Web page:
Nearly two years after its return, the company's stock was largely unknown and traded at a low price-to-earnings (P/E) ratio, despite having good business momentum. No Wall Street bank analysts on the sell-side were following the shares.
I bought the stock in my fund in mid-2002 around $7.50 per share... and after two years, there were still no sell-side analysts following the stock. But that didn't stop Loehmann's from getting taken private by a Middle East-based private equity firm for almost $23 per share...
Sadly for us bargain-seekers, Loehmann's didn't make it to its centennial, and instead ended up in liquidation bankruptcy in late 2013... but that was long after I had already tripled my money.
Loehmann's was a long time ago, but under-covered gems can still be found in today's competitive market...
Last September, we were looking to put together a special "Biden Investment Blueprint" portfolio for our Empire Investment Report newsletter. We wanted names that would benefit in the event that the Democrats won the White House and the Senate.
My mind immediately went to Citi Trends (CTRN), a small-cap retailer catering to low-income customers who would see big increases in their purchasing power if the minimum wage moved higher, per the stated Democratic agenda.
Citi Trends – like TJ Maxx and Loehmann's – is an off-price retailer. It offers brands for less by purchasing overstocks and misfires. And it supplements those buys with unbranded products to offer a big selection of apparel, footwear, and accessories. The company has also been including more home goods, toys, and beauty products in an effort to capture more share of its customers' wallets.
What differentiates Citi Trends from TJ Maxx and Ross isn't just the size of its stores – which are much smaller – but also where they're located.
While you might find a TJ Maxx in a strip shopping center in an upscale suburb, maybe next to a Target, you'll likely find a Citi Trends in a much less ritzy center – typically sitting with a dollar store, a sporting goods shop, or a McDonald's.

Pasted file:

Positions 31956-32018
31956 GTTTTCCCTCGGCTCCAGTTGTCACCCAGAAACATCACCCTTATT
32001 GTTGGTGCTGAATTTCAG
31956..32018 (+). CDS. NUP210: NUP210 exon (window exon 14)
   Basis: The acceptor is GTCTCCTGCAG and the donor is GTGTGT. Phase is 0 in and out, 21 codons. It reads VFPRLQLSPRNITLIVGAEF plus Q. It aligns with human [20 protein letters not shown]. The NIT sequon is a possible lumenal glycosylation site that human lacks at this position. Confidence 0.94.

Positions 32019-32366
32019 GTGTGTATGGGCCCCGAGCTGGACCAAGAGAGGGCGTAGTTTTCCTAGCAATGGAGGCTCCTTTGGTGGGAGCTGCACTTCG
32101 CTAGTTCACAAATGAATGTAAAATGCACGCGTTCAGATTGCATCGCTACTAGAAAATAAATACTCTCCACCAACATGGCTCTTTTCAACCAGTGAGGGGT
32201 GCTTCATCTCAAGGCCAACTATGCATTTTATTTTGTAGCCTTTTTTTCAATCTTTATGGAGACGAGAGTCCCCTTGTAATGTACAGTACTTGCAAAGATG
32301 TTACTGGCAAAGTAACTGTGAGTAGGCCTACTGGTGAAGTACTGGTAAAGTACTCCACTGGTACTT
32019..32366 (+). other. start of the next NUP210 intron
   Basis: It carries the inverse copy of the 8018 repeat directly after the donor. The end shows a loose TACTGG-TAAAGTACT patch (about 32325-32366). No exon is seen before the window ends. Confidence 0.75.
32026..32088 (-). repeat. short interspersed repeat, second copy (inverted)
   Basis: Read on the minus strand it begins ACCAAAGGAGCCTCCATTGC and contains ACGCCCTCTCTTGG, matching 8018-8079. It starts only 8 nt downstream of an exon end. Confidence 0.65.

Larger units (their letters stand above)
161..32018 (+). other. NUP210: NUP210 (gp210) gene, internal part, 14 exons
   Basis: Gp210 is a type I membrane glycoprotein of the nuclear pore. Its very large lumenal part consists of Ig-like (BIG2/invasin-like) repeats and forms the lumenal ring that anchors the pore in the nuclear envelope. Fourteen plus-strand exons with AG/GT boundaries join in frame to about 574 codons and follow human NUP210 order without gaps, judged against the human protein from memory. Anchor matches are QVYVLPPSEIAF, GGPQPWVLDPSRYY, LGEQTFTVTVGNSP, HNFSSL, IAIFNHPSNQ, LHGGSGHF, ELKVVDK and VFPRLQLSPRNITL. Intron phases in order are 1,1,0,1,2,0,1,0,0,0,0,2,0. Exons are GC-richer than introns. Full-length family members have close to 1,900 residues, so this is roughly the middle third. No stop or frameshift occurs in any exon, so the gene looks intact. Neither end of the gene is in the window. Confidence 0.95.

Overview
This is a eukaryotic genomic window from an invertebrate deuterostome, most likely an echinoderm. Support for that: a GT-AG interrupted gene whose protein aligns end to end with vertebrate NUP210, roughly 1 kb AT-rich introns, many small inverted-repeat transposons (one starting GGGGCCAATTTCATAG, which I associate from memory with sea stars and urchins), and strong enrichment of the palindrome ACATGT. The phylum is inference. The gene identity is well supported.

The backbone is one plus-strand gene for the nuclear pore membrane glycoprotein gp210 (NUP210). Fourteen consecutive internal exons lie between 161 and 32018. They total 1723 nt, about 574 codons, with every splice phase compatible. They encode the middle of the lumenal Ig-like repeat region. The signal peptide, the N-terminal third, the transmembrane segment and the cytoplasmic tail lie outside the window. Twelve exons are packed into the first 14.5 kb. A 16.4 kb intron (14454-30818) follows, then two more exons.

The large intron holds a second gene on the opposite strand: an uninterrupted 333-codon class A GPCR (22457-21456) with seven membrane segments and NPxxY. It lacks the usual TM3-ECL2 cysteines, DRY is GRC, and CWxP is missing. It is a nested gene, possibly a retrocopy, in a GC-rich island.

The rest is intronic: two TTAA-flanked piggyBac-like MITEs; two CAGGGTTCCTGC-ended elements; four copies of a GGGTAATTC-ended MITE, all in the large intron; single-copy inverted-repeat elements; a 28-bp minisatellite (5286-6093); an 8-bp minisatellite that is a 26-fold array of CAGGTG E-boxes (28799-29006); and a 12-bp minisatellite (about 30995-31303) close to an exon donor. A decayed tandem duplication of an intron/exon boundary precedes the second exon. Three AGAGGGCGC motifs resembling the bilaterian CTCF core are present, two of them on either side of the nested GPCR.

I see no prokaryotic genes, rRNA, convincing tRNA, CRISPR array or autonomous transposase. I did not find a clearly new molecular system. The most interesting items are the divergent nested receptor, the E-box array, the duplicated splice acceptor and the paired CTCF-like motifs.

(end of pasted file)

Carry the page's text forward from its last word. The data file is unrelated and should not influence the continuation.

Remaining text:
Citi Trends invests in lower-income neighborhoods, where TJ Maxx and Ross Stores usually don't. The stores, with their smaller size, have more of a mom-and-pop feel... even though Citi Trends is a chain.
I've always been intrigued by Citi Trends...
Its sound strategy in a well-carved-out niche with limited competition piqued my interest, and I thought the chain had unexploited potential. Just like it's easier to pick a truly undervalued stock when you look where everyone else isn't, it's much easier to make sales as a retailer to an underserved customer than an overserved one.
Additionally, Citi Trends has always maintained a cash-rich, debt-free balance sheet, which has helped it persevere through tough times.
The problem with Citi Trends over the years was that its execution had been uneven... and so had the stock performance.
For many years, I would meet with the company's CEO or CFO at a January conference, and I would inevitably be one of only three or four people who showed up for the session. Meanwhile, higher-profile companies at the same conference attracted 20 or more analysts.
I believed the uneven execution at Citi Trends was due to sleepy and so-so management.
But after my annual meeting with the company in January 2020, I thought that might be about to change...
In early 2020, Citi Trends announced a new CEO named David Makuen. He had previously been an executive vice president of marketing and strategy at Five Below (FIVE) – a well-run niche dollar-store chain.
When I met Makuen, he hadn't even started his job yet, but he discussed big plans for taking advantage of the low-hanging fruit that I had long suspected existed at Citi Trends.
Since adding CTRN shares to the Empire Investment Report portfolio in mid-September, it has become the highest-return pick in Empire Financial Research history... up 270%.
Citi Trends has been one of my biggest winners ever, but it was also one of the easiest trades I ever made...
It was obvious. But it didn't take two decades on Wall Street to get this trade right. You just needed to be looking in the right place – something very few people were doing last fall. Of course, now that the stock has more than tripled, Citi Trends finally got its first sell-side research initiation from Wall Street.
There's comfort in investing in what's obviously popular... but some of the easiest money can be made by going where the crowd isn't.
Editor's note: On Thursday, June 10, Wall Street veterans Whitney Tilson and Berna Barshay are hosting a historic online event that has been more than a year in the making. There, they'll reveal how a "hidden" corner of the market could help you beat the market, generating triple-digit gains in stocks that are off Wall Street's radar. Click here to RSVP for this free event.